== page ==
Curran C. McConville
Andrew R. Anderson
|Results | Summary | Photos | W Winners|
At 8:30 AM June 10, 1899, the Badger frosh left Madison over the St. Paul Road for Oconomowoc, WI to row St. John’s Military Academy at 6:30 PM on a 1½ mile straight away course on Lac La Belle. An Oconomowoc dispatch said “train loads of people are arriving to see the contest. Oconomowoc’s Wisconsin Free Press of June 10 described the build-up to the race,
The only rowing race of import in the West this year will be rowed on La Belle Lake this evening between crews of St. John’s Military Academy and the University of Wisconsin freshmen. The crews appear to be quite evenly balanced. St. John’s crew especially, the heaviest men weighing 163 pounds and the lightest 141 pounds, 147 pounds being about average. The cadets will use a paper shell made by Waters of Troy, while the freshmen will row a cedar boat made by Davy of Cambridge. A subscription paper made the rounds of the business men and resorters this week and the required sum of $200 was guaranteed to meet the expenses of pulling off the race.
Wednesday afternoon the St. John’s crew brought their boat to Oconomowoc and went into training on La Belle Lake. A large tent was pitched on the vacant lot opposite the M. -E. parsonage on the shore of the Lake. Where the shell was protected from the wind and weather. Several picked men of the crew are disabled or sick and it is feared substitutes will have to take their places. Tamewell will be coxswain for St. John’s and Ferry for the freshmen.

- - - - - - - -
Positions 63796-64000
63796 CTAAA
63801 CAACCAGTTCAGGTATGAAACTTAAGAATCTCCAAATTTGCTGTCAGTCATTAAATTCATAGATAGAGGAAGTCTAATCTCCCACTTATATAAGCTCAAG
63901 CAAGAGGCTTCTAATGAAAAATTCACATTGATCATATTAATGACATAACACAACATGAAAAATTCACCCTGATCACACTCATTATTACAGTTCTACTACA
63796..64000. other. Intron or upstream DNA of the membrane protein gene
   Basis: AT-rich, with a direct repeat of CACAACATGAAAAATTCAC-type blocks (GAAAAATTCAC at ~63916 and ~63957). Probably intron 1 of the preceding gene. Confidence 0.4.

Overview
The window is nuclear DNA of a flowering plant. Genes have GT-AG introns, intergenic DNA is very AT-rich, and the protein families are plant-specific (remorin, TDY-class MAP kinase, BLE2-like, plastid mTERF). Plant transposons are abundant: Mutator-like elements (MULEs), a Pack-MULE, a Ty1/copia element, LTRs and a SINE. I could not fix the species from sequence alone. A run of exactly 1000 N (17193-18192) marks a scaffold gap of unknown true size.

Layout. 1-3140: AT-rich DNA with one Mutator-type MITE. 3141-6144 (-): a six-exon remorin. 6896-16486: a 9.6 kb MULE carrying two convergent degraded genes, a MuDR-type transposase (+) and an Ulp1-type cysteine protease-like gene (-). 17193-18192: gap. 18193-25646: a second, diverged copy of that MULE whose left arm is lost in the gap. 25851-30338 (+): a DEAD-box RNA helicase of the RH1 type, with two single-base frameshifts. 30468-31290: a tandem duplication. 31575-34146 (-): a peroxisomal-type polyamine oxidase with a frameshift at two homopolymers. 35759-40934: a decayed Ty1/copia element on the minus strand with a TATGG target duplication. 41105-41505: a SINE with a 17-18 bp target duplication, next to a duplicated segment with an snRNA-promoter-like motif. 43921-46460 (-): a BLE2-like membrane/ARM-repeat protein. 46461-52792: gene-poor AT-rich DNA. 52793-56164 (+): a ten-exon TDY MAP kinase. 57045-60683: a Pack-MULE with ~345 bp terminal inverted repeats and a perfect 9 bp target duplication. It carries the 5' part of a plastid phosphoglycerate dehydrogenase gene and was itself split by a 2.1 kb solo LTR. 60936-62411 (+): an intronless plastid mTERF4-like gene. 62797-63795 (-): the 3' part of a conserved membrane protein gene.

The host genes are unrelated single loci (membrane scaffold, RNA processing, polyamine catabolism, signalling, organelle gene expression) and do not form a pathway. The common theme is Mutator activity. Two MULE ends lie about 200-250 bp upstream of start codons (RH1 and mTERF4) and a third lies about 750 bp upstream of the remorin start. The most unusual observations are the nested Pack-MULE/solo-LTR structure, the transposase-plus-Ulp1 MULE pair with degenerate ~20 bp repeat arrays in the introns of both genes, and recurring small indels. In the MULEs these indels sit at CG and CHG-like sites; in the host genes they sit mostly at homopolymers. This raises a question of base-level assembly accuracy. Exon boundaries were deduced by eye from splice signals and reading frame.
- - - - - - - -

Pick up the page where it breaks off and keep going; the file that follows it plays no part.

The Wisconsin Free Press of June 17, 1899 reported, on page 1, the results of the contest:
When the Wisconsin freshmen crew pulled across the line last Saturday evening, it was just 7 minutes and 15 seconds from the time Walter Dupee fired the starting signal and the cadets were 24 seconds behind.
St. John’s lads were the first to take to the water and many a shout of encouragement went out from the landing at Draper Hall pavilion as the cadets pulled up the lake to the starting line. Not more than five minutes later the freshmen eight - big, brawny, brown-backed fellows - were in their boat and following in the wake of the cadets, with such precision as to elicit commendation and applause. The St. John’s wore suits of purple and cardinal while the freshmen dressed in white, but rowed the race with shoulders bare.
The start was made at 2 minutes and 45 seconds past 7 o’clock, the cadets on the inside of the course and Wisconsin on the outside. Both crews struck a good pace at the start, St. John’s rowing forty and Wisconsin thirty-eight. The first quarter was a pretty race, St. John’s keeping pace with the more sturdy freshmen but at the half, the bare backed boys drew about three lengths ahead. At this point, Tamewell, St. John’s cox (and captain) , lost his head and steered wildly, crossing over the curse of the freshmen. At the mile buoy, the Badgers had gained another length and were still widening the space between the boats, until at 7:10, they sped across the line amid shouting and blowing of whistles, eight lengths ahead of the cadets.